At six months in to cycle touring we’ve had some experience using our equipment. Months ago we posted a three part series on how we were going to handle water storage and transportation while travelling. Here’s a quick shakedown on how our choices have fared so far:
Klean Kanteen Bottles
After 4 months of continuous use the “patent pending” screw top on one of our 20oz insulated bottles failed. The stainless steel plug stamped with “patent pending”, “09-09” and “18/8 stainless steel” separated from the plastic top, dislodging part of the silicone gasket/o-ring in the process. The entire assembly is pressed together but I was unable to impart enough force by hand to snap the parts back together again. This failure resulted in the top’s inability to seal liquids inside the bottle. Luckily, a brief trip into a national outdoor retailer located along our route was all it took to get a replacement top. I don’t know if this makes a difference, but a new Klean Kanteen top sports a “patented” stamp. Perhaps something has changed from the Patent Pending to the Patented version? We have three other Klean Kanteen bottles that incorporate the same top and several others that utilize the now discontinued stainless steel flat cap and, as of yet, have experienced no other failures. We’ll try to pickup a couple of extra tops somewhere for our spares kit.
Read reasons why we chose the Klean Kanteen Bottles in the first place.
Klean Kanteen Water Bottle Cages
Garbage, garbage, garbage. Stay far away from these cages. The super brittle plastic that comprises the Klean Kanteen model shatters if you look at it sideways. In only four months of use we’ve had five of these cages fail dramatically. We decided long ago to swap them all out for the Durango, Colorado-made stainless steel King Iris Cage.
(Note on Klean Kanteen customer service: I contacted Klean Kanteen by telephone and asked for a full refund for all of the cages we had installed on our bikes. While they were happy to replace the cages, they totally balked at my insistence of a refund. I attempted to reason with the company representative without luck, but thirty minutes, two reps and a supervisor later, a check was in the mail in an amount equivalent to four cages. I urge everyone who has ever had one of these cages fail to contact Klean Kanteen and demand their money back, even though Klean Kanteen will state that they only have a replacement warranty. Don’t take “no” for an answer. They know their product is failing. And not that they’ll have any idea who I am, but feel free to mention me by name if you have to and to use my case as a precedent.)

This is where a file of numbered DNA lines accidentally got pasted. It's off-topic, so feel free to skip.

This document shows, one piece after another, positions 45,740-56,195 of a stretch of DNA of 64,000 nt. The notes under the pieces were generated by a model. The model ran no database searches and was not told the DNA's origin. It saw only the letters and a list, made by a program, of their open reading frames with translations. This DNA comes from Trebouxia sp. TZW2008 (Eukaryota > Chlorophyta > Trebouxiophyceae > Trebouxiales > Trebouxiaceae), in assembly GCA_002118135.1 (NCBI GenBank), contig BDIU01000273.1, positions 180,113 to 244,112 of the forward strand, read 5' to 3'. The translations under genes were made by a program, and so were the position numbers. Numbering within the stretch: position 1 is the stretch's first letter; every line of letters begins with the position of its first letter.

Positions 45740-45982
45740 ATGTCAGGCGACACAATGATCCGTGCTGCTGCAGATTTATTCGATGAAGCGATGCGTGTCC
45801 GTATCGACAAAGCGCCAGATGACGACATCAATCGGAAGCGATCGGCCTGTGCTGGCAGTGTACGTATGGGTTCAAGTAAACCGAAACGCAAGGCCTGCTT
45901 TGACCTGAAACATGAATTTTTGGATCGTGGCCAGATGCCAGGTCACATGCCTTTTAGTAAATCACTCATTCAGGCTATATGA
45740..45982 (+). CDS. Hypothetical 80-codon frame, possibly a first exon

Ortlieb Water Bottle Cages
Within two days of heading out on our trip, both of the cages I had mounted onto the back of my rear panniers had fallen off the bike. Awesome. I can’t speak to how this massive design flaw made it past Ortlieb’s engineers or quality control folks but just please do yourself a favor and take steps to prevent the cage from separating from its carrier. I used zip ties, one at each corner, and that has done the trick, so far. The next thing I have to tackle is fastening a loop of shock cord to the cage to prevent a bottle from being ejected when passing over rough terrain, an annoying event that has occurred more than once. Again, why do cycle tourists have to deal with these kind of obvious flaws when problems like this should have been corrected before the final design ever left the factory? Come on Ortlieb!
These quick release “MK3” cages have proven 100% reliable! We’ve have experienced zero problems and never once has a bottle been thrown from the bikes. Great product that we both highly recommend! Just don’t forget to locktite the machine screws and bolts that hold the assemblies together, otherwise everything will loosen with time. Another solution would be to replace the stock nuts with stainless locknuts.
Read reasons why we chose the BikeBuddy in the first place.
Read our full review of the BikeBuddy here.
Orlieb Water Bags
We bought two of the 10 L bags for our trip, one for storing potable water and one for storing water for filtering, bathing, washing or doing laundry. So far, we’ve only used one bag for filtering water and bathing, and haven’t had the need to carry the extra bag with potable water, although this may change as we travel through the upcoming desert of Baja.
We’ve no complaints about the bags, they work as advertised and we love the fact that we can fill a bag up and take luxurious showers at the end of the day in our wild camps.
Ortlieb Folding Bowl
Our 10L Ortlieb folding bowl has come in handy on more than one occasion. We use it regularly to haul dirty dishes to the nearest water source, for washing dishes and for the occasional load of laundry. It folds up and packs away easily and hasn’t started showing any signs of wear yet.
Katadyn Pocket Filter
We thought our Katadyn pocket filter would be an indispensable part of our kit but it has become superflouos ever since Kai picked up a Sawyer SP135 (.02 micron) filter body. Although the Katadyn works great, it is larger and heavier than the Sawyer, and we’ve found that the Sawyer is what we grab first, its super easy gravity fed system the easy choice. We simply fill the Ortlieb bag with water, hang it on something above the filter which sits atop of our Klean Kanteen bottles and let nature do it’s thing, our only job being to occasionally switch out the bottles once filled. At this point, we’re considering selling our Katadyn filter or sending it back home.